I think children, especially those inclined toward suicidal thoughts and tendencies, should see the devastation suicide leaves in its wake. I think they should see the family members, community leaders, friends, and fellow players all wishing that Seau would have come to them. The fact is the part of the brain that can anticipate consequences is still developing in teenagers–sometimes it’s no great shakes in fully grown adults. People need to see those consequences firsthand. At the very least, anyone who would willingly put another person through so much pain would have to be a sadist–I doubt that such is the case in the overwhelming majority of suicides.
Taking one’s own life is so often an act of despair; it’s a last resort. It’s selfish. And it forces the victim’s loved ones to live on with the pain and the sorrow and the guilt of something they may have never known existed until it was too late.
I feel it is incumbent upon us–societally–to ensure that anyone who might possibly consider taking his or her own life–without at least talking to someone about it first–knows firsthand what it costs the people who love them. If it prevents even one suicide, it’s worth it.
The Chicago native has endured–over 21 years–because of his unique and unparallelled ability to straddle the line between poetry and rap. It’s not hip hop for dummies. This most clearly evidenced with his inspirational track The Believer off his 2011 album The Dreamer/The Believer. I find it to be insightful and sometimes moving music that gives me a little something new each time I hear it.
His line, “If he could how would Ernie Barnes paint us/look at the picture, it’s hard not to blame us,” is in reference to Barnes’ custom of painting his subjects with their eyes closed to symbolize our blindness to each others’ humanity.
Likewise, in the verse, “Destiny’s children, survivors, soldiers/in front of buildings their eyes look older,” Common uses the now-defunct R&B group’s name and song titles as a metaphor to describe the saga of young life on the streets.
And lastly, with, “That ain’t the way the Langston Hughes wrote us/soul controllers on the shoulders of Moses and Noah,” Common laments how urban youth, despite possessing biblical potential, are running around with guns; it’s such a shortfall to how poets (and visionaries) such as Langston Hughes described African Americans during the Harlem Renaissance–which was the first real exposure the modern world got to the potential contribution blacks could make to culture and thought.
I love stuff like that. 🙂
P.S. The lyrics are included below.
– John legend – Hook –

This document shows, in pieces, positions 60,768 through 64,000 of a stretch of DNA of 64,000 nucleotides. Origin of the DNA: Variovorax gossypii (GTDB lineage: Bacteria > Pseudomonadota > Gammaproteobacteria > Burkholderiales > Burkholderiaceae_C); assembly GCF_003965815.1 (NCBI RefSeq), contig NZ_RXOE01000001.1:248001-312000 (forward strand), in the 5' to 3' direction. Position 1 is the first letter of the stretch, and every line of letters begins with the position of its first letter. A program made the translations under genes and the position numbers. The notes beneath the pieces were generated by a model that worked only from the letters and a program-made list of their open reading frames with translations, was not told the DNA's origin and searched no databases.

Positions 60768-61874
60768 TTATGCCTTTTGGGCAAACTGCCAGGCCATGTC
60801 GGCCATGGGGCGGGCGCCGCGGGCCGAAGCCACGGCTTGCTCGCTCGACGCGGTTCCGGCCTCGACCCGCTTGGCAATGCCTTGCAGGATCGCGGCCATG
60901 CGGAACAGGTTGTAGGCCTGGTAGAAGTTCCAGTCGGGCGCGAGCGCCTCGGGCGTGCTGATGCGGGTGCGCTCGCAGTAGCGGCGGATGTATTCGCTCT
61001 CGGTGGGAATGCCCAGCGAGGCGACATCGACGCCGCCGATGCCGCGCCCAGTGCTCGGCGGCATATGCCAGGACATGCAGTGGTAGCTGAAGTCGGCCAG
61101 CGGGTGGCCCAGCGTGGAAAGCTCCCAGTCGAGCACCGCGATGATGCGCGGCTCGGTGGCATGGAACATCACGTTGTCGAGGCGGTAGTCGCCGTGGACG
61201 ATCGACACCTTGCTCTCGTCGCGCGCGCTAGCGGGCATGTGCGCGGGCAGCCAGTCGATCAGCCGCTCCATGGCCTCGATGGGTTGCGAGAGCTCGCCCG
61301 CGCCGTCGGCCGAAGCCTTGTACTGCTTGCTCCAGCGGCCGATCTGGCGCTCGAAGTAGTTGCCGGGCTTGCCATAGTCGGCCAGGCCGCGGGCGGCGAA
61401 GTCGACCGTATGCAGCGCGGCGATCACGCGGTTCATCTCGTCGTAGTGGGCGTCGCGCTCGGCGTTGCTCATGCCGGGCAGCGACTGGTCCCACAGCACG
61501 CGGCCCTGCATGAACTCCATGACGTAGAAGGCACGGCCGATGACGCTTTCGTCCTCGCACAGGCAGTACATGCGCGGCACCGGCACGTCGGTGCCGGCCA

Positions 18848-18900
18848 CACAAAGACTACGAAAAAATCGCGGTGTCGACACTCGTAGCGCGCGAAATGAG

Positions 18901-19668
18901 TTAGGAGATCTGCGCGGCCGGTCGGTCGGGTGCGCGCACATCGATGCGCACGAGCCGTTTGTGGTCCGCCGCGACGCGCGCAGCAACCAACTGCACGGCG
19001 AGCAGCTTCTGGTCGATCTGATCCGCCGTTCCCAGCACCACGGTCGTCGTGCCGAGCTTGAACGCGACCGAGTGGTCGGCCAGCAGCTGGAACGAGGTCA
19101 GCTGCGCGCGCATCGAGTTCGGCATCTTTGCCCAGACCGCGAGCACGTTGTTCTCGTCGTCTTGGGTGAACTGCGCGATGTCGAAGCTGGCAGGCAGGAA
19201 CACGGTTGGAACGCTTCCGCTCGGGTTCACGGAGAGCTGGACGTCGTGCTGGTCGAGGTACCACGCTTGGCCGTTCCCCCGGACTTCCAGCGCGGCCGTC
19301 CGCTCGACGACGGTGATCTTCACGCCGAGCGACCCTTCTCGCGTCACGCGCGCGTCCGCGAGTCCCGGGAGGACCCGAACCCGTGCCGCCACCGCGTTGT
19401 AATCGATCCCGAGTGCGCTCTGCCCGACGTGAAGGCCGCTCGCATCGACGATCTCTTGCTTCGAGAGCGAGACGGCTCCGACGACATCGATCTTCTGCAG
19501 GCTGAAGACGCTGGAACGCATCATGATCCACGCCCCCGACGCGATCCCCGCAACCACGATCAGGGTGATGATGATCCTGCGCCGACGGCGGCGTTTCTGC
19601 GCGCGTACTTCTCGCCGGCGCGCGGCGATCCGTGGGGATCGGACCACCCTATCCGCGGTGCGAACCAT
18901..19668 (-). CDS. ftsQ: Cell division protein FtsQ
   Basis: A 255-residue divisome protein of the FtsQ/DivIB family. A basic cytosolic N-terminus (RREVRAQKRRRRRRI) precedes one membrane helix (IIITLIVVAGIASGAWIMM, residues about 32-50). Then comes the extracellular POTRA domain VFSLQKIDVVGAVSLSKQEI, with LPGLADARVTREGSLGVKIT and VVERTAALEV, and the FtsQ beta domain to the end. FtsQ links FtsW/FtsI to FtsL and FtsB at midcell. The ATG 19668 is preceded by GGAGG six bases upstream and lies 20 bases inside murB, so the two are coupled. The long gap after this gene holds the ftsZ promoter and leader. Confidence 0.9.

I believe in the light that shines and will never die
Oh I believe the fire burns, we stay alive
They will talk about us
Like they talked about the kings before us
They will talk about us
– Common – Verse 1 –
These are the words of a believer, achiever, leader of the globe
Feeding souls of those in need
I bleed the blood of the struggle
Walking over troubled puddles
Hustles in my chest, no hustle no progress
Extremities of life and it’s process
Birth of a son, death of another
With love I caress both mothers
And tell ‘em, who’s in control is the One that’s above us
I walk where money talks and love stutters
Body language of a nation going through changes
The young become dangerous, pain gets spent into anger
Anger gets sent through the chamber
It’s tough when your own look like strangers
We are the sons of gangsters and stone rangers
If he could how would Ernie Barnes paint us?
Look at the picture, hard not to blame us
But time forgives, in the Chi where the young die often
Do they end up in a coffin because we haven’t taught them?
Is it what we talking? We really ain’t walking
Dues hustlers pay, how much did it cost ‘em?
Find myself on the same corner that we lost ’em
Real talking, in their ear like a Walkman
Thoughts spin around the corner to the World
When I see them, I see my baby girl
– Hook –
– Verse 2 –
The lord lives among us
The young ‘uns hunger becomes a means to get it
By any means necessary, under pressure
Children feeling lesser, with the steel upon the dresser
Kill-at-will aggressors, Destiny’s children
Survivors, soldiers, in front of buildings their eyes look older
Hard to see blessings in a violent culture
Face against weapons, sirens, holsters
That ain’t the way that Langston Hughes wrote us
Soul controllers on the shoulders of Moses and Noah
We go from being Precious to Oprah
Cultivated to overcome ever since we came over-seas (seize)
The day and the way that you can see we determined
Solar keeps burning, shorties know to keep learning
Lessons in our life, but life stripes that we earning
Took Gramp’s advice that Christ is returning
Like a thief in the night, I write for beacons of light
For those of us in dark alleys and parched valleys